The New York Times columnist, Maureen Dowd, thinks that the Senate's failure to pass universal background checks for prospective gun owners was Barack Obama's fault. She turns on him because the defeat occurred despite the fact that 94 percent of the American people approve of such a reform. The reason for the failure, she writes, is that the president "...still has not learned to govern." Dowd contends the Bill could have passed if Obama had engaged in more personal efforts at persuasion with members of Congress. He failed to do so, she writes, because "Obama hates selling. He thinks people should just accept the right thing to do."
Hers is a nostalgia trip, a longing for the omnipotent arm-twisting that Lyndon Johnson is supposed to have engaged in. As such, it entirely misses the point -- both with regard to Johnson and Obama. The former's success in cajoling with regard to, for example, Civil Rights legislation occurred because advocates of progress were well-organized and in the streets. The Civil Rights Movement not only was persuasive; its mobilization represented political power. Obama's situation is entirely different. Opinion is on the side of strengthening the background check law. But organizing on behalf of reform is just now getting underway.
The absence of well-organized grassroots support was fatal. In the absence of a mass mobilization, there is no powerful counterweight to the political use of wealth by the gun lobby. Campaign contribution data provided by the Center for Responsive Politics are astonishing. Since 1989 "gun rights" groups have made more than $30 million in political donations. In contrast as the Center reports, "gun control groups...have been barely a blip on the radar screen," with just under $2 million during the same period. It is true that Michael Bloomberg's pro-gun control Super PAC promises in the future to somewhat redress this imbalance. But the lopsided pattern will persist, reinforced by the fact that a similar imbalance exists with regard to lobbying efforts.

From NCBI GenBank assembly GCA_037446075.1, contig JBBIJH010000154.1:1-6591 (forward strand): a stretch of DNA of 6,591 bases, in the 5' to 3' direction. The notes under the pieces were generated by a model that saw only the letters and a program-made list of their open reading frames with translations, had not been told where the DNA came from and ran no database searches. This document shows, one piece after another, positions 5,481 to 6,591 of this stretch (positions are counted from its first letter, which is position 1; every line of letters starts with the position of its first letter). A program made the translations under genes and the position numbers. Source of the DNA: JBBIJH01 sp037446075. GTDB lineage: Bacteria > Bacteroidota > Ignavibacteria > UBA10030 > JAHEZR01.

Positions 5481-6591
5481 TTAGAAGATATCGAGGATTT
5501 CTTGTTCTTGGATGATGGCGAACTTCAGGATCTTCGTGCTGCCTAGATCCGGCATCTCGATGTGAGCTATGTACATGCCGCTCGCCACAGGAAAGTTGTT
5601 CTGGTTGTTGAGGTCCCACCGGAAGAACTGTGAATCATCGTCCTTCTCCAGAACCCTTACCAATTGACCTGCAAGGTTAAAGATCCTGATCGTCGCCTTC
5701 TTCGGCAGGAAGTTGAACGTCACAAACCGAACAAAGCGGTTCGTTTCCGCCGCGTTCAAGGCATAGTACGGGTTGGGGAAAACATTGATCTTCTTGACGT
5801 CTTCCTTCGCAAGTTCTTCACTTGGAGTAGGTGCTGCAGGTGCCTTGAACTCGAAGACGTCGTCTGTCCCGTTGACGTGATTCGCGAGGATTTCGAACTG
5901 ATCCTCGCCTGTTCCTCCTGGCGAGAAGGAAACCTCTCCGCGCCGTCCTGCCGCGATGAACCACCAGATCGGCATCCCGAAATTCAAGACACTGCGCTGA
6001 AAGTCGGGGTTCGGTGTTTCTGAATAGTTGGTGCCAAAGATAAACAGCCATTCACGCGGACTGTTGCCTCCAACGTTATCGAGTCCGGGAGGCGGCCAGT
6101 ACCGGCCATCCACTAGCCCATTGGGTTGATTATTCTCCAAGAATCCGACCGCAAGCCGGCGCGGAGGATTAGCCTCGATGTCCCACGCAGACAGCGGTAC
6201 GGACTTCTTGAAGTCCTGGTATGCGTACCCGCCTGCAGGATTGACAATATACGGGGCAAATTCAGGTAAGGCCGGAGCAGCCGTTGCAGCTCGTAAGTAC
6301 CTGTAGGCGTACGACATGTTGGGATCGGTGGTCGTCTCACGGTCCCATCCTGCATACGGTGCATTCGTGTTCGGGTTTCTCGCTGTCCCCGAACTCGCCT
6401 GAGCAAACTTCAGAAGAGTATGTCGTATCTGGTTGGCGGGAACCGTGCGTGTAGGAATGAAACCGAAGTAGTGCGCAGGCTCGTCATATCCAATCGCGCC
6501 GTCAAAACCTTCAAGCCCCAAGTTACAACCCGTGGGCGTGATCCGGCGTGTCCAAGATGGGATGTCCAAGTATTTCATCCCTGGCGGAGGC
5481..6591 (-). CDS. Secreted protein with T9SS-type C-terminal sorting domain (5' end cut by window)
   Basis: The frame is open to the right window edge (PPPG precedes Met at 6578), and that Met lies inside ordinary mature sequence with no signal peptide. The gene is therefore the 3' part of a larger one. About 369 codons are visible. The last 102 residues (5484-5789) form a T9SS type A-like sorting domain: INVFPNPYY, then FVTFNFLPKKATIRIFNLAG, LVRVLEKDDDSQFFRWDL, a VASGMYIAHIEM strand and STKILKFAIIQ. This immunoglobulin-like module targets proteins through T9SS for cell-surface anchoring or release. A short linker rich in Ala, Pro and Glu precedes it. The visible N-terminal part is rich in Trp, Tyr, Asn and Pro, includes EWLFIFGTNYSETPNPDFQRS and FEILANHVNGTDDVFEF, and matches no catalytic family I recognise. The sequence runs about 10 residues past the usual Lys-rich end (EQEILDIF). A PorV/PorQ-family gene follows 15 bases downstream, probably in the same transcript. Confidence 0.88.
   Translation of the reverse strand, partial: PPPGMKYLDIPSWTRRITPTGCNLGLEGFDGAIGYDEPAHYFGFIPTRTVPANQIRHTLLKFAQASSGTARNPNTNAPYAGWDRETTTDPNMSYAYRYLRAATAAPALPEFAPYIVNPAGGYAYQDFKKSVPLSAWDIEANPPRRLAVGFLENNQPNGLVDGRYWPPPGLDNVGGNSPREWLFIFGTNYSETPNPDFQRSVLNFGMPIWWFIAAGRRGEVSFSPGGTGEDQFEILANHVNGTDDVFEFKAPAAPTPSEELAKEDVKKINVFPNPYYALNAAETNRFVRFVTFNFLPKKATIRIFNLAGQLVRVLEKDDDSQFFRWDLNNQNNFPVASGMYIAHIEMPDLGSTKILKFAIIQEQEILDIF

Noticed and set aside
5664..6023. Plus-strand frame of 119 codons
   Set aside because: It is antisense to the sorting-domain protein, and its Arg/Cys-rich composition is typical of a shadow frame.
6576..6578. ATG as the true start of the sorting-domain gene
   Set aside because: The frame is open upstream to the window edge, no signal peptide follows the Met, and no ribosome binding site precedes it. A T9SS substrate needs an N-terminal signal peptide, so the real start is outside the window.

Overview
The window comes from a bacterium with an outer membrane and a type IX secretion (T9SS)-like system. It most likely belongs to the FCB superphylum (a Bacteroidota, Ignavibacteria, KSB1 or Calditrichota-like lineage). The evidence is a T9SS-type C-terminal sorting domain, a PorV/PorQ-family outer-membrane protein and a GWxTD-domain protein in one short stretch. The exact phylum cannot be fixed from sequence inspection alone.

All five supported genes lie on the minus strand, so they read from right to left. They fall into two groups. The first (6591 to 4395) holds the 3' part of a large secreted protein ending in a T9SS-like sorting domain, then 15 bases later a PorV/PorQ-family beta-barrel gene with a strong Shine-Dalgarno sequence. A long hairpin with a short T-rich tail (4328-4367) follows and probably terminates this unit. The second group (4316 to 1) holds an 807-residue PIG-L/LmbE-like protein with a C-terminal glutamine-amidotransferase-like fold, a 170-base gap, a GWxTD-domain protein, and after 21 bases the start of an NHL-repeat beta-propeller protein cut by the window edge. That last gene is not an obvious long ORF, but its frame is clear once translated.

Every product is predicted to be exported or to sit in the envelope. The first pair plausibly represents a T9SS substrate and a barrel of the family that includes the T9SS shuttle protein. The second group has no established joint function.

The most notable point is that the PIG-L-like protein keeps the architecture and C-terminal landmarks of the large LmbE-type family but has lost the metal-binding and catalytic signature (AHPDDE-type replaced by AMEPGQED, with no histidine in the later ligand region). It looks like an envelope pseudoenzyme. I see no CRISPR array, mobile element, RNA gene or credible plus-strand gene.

Under these circumstances even a master of the system such as Lyndon Johnson could not have done much more than Obama's failed effort. The opposition is both better organized and financed than the proponents of reform.
More generally, the gun control problem dramatically illustrates the structural impediments that face progressives in this country. Private wealth has stacked the political deck. Though in principle the power of mobilized citizens could counter a conservative political bias, the fact is that today the political power of wealth is virtually unchecked. Not enough grassroots organizing has been undertaken to generate an effective push-back to the flood of private money that has saturated the political system.
The problem is that grassroots organizing is a labor-intensive activity. Organizing on a national level requires putting a very large number of full-time political activists to work. Such individuals need to be paid and provided with materials. It cannot be done cheaply. What makes these costs debilitating is the fact that sources of financing for such political organizing are all but unavailable.
Progressive funders -- particularly foundations -- have stayed away from political organizing because those efforts cannot promise the short-term "deliverables" that funders seek. They think of themselves as investors, seeking a quick legislative return on their investment -- typically, a law passed during the current legislative session. This expectation all but rules out grants to support grassroots organizing -- always a long-term project for which the timing of legislation is unpredictable.
Seen in this light, the fact that over 90 percent support failed to result in the passage of background checks for gun purchases was not so much Obama's fault as it was a symptom of a systemic problem with two dimensions. On one hand, reforms that will reduce the profitability of a sector of the economy (gun manufacturers in this case) or reduce the power of wealth more generally are certain to result in heavily financed counter-attacks. On the other hand the ability to challenge the power of wealth with mobilized numbers requires financing for political organizing which, at least to date, has not been made adequately available.
The power of the gun lobby is rooted in its role in private campaign finance. For all the talk of a gun culture in the United States and the invocation of the limits imposed by the Second Amendment, the real problem is that the views possessed by a huge majority of Americans do not possess political salience. In the absence of grassroots activism, majority opinion has been overwhelmed by the clout exercised by pro-gun political donors.
As with guns, so it is with campaign finance. People do not have to be convinced that public policy is distorted by wealth. But the alternative of public funding has not been adopted because the public has not been mobilized on behalf of that reform.
The structure of those problems suggests its solution. Both gun control and the public funding of election campaigns are potentially fruitful areas for political organizers. But for that work to be done, progressive funders will have to be persuaded that these areas need their support and that success in issues of concern to progressives require extended periods of grassroots mobilizing.